BBC Arabic’s Open Agenda discusses Saudi Arabia’s human-rights record

Published December 28th, 2009 - 03:10 GMT

This Friday’s edition of BBC Arabic’s flagship talk-show, Agenda Maftouha (Open Agenda) will discuss the situation of public liberties in Saudi Arabia in the context of the ongoing attempts to reconcile reforms and the country’s conservative establishment. The programme, broadcast at 19.10 GMT, will also discuss the link between the country’s religious and political powers and ask if this relationship presents a hurdle in the way of changes and reforms in the Kingdom. 

 A recent ruling by a court in Saudi Arabia, ordering lashing and jailing of a 70-year-old woman, has sparked a lively debate between supporters and opponents of strict application of Sharia law. It also revived the issue of the country’s human-rights record, its civil and religious liberties.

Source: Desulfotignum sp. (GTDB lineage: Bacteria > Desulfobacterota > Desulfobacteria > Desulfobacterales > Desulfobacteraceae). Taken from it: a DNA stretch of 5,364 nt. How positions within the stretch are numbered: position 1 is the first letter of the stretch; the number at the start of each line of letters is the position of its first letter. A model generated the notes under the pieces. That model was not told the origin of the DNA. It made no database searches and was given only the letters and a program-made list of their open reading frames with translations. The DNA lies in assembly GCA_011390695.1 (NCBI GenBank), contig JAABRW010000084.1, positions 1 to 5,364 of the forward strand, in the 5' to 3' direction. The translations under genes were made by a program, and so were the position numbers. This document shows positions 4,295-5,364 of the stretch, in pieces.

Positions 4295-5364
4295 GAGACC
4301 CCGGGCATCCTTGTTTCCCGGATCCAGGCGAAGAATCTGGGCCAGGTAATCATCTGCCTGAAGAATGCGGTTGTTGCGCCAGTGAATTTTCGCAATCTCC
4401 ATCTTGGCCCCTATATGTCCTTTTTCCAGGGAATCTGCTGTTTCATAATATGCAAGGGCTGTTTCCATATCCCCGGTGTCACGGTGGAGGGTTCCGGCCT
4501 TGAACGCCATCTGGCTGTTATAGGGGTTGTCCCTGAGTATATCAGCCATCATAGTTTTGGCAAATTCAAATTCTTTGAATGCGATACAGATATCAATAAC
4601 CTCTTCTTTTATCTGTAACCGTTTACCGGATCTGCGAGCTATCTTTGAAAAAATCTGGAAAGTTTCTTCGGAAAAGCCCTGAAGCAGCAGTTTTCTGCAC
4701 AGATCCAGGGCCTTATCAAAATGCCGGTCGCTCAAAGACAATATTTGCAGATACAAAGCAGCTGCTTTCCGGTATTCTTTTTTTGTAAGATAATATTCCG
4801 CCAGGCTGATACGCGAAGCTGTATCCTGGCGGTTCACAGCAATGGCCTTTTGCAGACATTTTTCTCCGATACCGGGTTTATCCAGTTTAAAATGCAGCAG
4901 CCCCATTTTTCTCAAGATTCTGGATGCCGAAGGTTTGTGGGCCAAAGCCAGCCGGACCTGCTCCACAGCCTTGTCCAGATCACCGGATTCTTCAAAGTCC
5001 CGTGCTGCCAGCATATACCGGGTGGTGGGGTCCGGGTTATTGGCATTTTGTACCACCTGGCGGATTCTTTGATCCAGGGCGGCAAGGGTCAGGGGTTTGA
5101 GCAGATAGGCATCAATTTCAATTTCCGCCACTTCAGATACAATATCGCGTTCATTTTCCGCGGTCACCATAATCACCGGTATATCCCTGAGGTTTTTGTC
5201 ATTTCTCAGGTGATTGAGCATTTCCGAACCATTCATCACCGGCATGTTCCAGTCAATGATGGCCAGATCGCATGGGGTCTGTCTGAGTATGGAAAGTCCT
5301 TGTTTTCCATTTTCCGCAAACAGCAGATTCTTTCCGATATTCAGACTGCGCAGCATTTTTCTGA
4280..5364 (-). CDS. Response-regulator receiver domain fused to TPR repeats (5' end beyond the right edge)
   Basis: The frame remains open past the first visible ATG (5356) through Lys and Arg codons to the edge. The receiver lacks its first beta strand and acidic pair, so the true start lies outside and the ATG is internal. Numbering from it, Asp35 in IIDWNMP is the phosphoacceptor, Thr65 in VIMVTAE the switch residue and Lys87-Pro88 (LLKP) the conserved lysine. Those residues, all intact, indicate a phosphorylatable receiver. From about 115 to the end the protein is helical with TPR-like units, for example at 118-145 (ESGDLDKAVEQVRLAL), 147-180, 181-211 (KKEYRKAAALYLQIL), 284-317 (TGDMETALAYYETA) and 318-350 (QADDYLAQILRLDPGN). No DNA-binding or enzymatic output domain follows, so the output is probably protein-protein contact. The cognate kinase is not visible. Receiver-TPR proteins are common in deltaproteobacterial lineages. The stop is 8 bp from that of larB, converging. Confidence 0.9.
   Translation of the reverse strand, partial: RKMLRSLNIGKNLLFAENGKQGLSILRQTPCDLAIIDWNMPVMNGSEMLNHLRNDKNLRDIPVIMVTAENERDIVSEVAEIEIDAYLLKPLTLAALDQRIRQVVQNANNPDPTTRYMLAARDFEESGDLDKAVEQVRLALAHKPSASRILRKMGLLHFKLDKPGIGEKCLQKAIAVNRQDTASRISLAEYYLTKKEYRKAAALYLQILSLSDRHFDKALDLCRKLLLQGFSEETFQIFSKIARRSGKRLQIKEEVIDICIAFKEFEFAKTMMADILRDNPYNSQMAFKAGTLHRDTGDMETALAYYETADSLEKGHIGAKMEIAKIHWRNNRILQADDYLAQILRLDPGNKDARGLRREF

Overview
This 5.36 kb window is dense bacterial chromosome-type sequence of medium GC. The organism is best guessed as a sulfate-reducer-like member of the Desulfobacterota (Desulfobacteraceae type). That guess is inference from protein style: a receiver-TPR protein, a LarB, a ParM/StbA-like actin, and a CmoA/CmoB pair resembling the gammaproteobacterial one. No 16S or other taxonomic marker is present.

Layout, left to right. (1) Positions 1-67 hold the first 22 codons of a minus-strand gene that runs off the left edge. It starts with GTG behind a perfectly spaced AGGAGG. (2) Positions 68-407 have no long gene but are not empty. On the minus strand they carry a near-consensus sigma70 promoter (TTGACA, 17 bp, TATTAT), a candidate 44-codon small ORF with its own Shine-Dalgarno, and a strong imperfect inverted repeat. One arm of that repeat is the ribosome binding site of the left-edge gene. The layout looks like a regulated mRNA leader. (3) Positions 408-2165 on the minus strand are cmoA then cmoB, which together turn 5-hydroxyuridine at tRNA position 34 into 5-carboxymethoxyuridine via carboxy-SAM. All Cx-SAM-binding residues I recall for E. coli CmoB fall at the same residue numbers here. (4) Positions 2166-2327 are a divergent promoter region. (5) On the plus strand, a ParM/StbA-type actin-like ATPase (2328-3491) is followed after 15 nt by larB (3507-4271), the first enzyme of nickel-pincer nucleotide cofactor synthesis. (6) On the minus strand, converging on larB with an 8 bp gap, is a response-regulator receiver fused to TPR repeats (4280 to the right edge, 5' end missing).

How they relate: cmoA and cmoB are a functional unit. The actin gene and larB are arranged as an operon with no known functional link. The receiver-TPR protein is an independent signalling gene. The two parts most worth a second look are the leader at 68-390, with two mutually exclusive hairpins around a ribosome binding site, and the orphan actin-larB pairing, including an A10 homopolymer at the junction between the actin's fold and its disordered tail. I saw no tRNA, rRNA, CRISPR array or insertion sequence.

The story has also coincided with the inauguration of the University of Science and Technology in Jeddah City by the Saudi King Abdullah.  This university, which accepts students of both sexes, is first of its kind in the Kingdom’s history, and its opening is perceived as a test case for human rights and liberties in Saudi Arabia.

This week’s episode is hosted by Osman Ayfarah and attended by Dr Mohamed Al Nejimi, Professor of Islamic Sharia at the Supreme Institute of Judiciary and Member of the International Islamic Jurisprudence Council; Dr Samira Al Essili, Head of the UK-based Saudi Women League; Maha Akil, Saudi author and writer; Abdul-Aziz Al Khamis, editor-in-chief of the Al Muraqib Al Arab magazine.

Agenda Maftouha is a weekly programme offering an in-depth exploration of a single issue, delving beneath the headlines to examine the undercurrents behind them, and bringing a wide range of perspectives to the issue at hand.    Broadcast on Fridays at 19.10 GMT, it is repeated on Saturdays at 13.10 GMT. 


For details on the programme and to watch online, visit the BBC Arabic network's website,

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